Five years ago, my friend & fellow Book Babe Alice Sperling, aka the arts organization queen of Denver, up and moved to San Miguel de Allende Mexico – a move that shocked everybody in Colorado. Born and raised in New York, Alice is almost 6 feet tall, with a husky growl of a voice and a wild mop of gorgeous black curls – a one-of-a-kind woman, except that she isn’t. Her twin Maggie is almost as tall, with the same memorable voice and that distinctive hair. So one can only imagine the vivid impact they had upon their arrival in San Miguel, a beautiful, resort colonial town of 140,000 artists, expats, and indigenous people in central Mexico.
It didn’t take Alice long to ramp up and throw herself into the vibrant life of the community – volunteering at the San Miguel Author’s Sala, Opera de San Miguel, the San Miguel Chamber Music Festival, Amigos de Animales, and most especially, Casita Linda. She wrote and asked me to share the story of her fave cause.
Casita Linda (meaning “pretty little house”) was started in 2001 by Jeffrey Brown, a stonemason, and Irma Rosado, a consultant, to build homes for the poorest of the poor in San Miguel, and alter the destiny of poverty for these families. Right outside the charming town, hundreds of families are living on small plots of land they own, in open lean-to shacks with no water, electricity, sewer or paved roads. The volunteers of Casita Linda found the extreme poverty of their neighbors unacceptable, and they reached out to help.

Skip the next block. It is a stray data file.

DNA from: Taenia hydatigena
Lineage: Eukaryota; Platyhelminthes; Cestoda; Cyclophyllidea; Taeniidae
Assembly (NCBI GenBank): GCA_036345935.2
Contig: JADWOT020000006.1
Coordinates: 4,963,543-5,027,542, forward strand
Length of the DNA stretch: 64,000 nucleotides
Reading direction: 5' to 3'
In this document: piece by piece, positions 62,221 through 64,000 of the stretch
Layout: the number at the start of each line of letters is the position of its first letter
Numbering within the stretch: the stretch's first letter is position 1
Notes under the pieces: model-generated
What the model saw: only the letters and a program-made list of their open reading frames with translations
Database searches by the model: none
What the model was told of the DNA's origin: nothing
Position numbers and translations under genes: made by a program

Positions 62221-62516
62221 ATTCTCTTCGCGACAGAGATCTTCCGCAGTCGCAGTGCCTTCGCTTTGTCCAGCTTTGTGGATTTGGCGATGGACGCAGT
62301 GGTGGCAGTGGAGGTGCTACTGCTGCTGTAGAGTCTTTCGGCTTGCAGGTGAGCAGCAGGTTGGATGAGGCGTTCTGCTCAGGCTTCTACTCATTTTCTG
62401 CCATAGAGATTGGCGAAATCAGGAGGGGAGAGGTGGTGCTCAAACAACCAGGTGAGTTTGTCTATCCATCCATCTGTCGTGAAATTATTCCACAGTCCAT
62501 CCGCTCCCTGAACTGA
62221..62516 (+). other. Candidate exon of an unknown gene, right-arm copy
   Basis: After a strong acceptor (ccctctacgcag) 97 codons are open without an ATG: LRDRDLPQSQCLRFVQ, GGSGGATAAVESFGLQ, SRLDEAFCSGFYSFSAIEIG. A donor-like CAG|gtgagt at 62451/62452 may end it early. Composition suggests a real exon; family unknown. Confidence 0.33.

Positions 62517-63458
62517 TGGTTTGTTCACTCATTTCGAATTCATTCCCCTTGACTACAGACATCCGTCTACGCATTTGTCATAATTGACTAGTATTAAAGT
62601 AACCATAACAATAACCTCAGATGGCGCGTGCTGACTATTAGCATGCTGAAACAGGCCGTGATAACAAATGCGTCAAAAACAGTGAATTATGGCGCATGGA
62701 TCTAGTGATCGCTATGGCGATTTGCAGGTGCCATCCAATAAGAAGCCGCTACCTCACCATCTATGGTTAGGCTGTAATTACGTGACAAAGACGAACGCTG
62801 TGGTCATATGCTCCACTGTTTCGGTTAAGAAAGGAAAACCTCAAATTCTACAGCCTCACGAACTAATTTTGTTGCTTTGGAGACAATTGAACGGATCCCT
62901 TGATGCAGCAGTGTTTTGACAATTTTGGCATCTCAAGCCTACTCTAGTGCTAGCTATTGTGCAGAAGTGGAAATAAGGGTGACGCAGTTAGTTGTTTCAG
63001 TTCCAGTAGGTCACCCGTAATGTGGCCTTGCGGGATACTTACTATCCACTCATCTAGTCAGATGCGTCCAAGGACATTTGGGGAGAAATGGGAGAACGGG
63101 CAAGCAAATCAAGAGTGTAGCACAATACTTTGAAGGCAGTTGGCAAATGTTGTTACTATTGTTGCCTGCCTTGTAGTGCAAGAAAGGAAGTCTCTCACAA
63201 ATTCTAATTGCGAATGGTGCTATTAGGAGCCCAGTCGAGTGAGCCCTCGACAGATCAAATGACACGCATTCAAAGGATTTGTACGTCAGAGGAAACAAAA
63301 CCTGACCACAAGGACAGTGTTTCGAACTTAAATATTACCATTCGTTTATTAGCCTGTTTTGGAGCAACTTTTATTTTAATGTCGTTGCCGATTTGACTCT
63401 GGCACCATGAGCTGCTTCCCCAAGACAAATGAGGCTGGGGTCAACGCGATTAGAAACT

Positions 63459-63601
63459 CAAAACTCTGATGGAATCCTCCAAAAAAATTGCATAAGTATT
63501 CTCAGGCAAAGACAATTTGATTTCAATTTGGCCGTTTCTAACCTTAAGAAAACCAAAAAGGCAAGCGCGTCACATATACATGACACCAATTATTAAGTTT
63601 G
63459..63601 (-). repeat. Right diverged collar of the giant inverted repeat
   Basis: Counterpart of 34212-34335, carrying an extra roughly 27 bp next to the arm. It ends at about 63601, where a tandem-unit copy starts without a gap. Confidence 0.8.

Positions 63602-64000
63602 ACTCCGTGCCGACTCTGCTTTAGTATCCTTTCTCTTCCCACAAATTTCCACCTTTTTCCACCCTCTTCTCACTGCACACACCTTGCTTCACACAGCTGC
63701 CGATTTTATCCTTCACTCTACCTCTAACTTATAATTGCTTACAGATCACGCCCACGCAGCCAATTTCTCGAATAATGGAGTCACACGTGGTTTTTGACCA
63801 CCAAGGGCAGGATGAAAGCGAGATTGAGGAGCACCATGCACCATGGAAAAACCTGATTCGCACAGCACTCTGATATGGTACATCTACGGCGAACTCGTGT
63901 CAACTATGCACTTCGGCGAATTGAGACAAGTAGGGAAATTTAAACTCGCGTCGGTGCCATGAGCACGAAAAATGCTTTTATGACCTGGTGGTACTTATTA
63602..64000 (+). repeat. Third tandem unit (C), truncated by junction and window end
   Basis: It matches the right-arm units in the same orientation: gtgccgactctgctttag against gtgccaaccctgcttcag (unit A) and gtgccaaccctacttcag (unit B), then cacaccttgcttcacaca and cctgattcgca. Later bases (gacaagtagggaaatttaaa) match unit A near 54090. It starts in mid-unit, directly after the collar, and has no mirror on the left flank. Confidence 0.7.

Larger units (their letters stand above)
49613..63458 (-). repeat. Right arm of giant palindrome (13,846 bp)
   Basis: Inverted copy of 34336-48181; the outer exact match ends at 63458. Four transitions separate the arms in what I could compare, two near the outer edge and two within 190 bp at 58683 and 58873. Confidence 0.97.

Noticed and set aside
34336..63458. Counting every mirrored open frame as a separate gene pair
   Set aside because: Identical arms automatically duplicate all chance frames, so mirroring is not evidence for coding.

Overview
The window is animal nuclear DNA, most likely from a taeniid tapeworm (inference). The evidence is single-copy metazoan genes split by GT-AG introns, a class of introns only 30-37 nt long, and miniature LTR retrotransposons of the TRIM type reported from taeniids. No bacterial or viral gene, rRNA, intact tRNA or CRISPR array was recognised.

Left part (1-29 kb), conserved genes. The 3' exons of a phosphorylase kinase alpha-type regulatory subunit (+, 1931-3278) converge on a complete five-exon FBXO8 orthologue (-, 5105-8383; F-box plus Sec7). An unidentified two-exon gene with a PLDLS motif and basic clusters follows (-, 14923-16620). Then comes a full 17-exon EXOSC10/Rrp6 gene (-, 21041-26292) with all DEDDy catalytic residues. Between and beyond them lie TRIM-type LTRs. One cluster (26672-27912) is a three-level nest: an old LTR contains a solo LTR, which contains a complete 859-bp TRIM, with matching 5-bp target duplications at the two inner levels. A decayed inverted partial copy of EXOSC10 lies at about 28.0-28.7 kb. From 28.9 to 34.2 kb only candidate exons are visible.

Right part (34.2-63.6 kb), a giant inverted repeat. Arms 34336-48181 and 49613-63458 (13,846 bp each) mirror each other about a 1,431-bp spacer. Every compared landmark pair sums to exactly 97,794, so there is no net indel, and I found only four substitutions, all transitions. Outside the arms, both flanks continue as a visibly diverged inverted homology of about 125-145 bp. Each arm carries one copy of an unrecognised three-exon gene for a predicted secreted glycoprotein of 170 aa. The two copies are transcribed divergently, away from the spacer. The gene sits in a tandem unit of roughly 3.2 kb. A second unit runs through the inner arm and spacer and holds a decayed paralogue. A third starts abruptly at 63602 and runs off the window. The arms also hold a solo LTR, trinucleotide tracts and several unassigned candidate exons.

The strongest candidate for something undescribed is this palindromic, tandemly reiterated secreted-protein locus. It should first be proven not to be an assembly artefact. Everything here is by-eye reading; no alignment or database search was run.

For six years, using only volunteers and poured-cement methods, Casita Linda built 13 houses for needy families. Then in 2008, Rhode Island School of Design grad students spent a month in San Miguel, exploring design alternatives for the casitas that would be warmer in the winter, cooler in the summer, and hold up to 11 people in 500 square feet of space. They came up with a flexible adobe brick design using local materials, vaults, arches, and sleeping lofts that can be built for about $7,000 including materials and labor.
Since then, Casita Linda has been able to build these pretty little homes in about 25 days using four local workers, about 20 volunteers (90% of them over the age of 60) and the new homeowners themselves. With 14 young people’s brilliant design ideas, a bunch of not-so-young people’s hard work and enthusiasm, and some sturdy adobe bricks, they’re building hope for 30 families, one house at a time.
Alice & Maggie had a birthday on Sunday – and in honor of that, and all the good work being done out in the campo of San Miguel, I’m donating $100 to Casita Linda. Gracias, amigas!
If you’d like to donate, click here:
And to read a great story from the LA Times, click here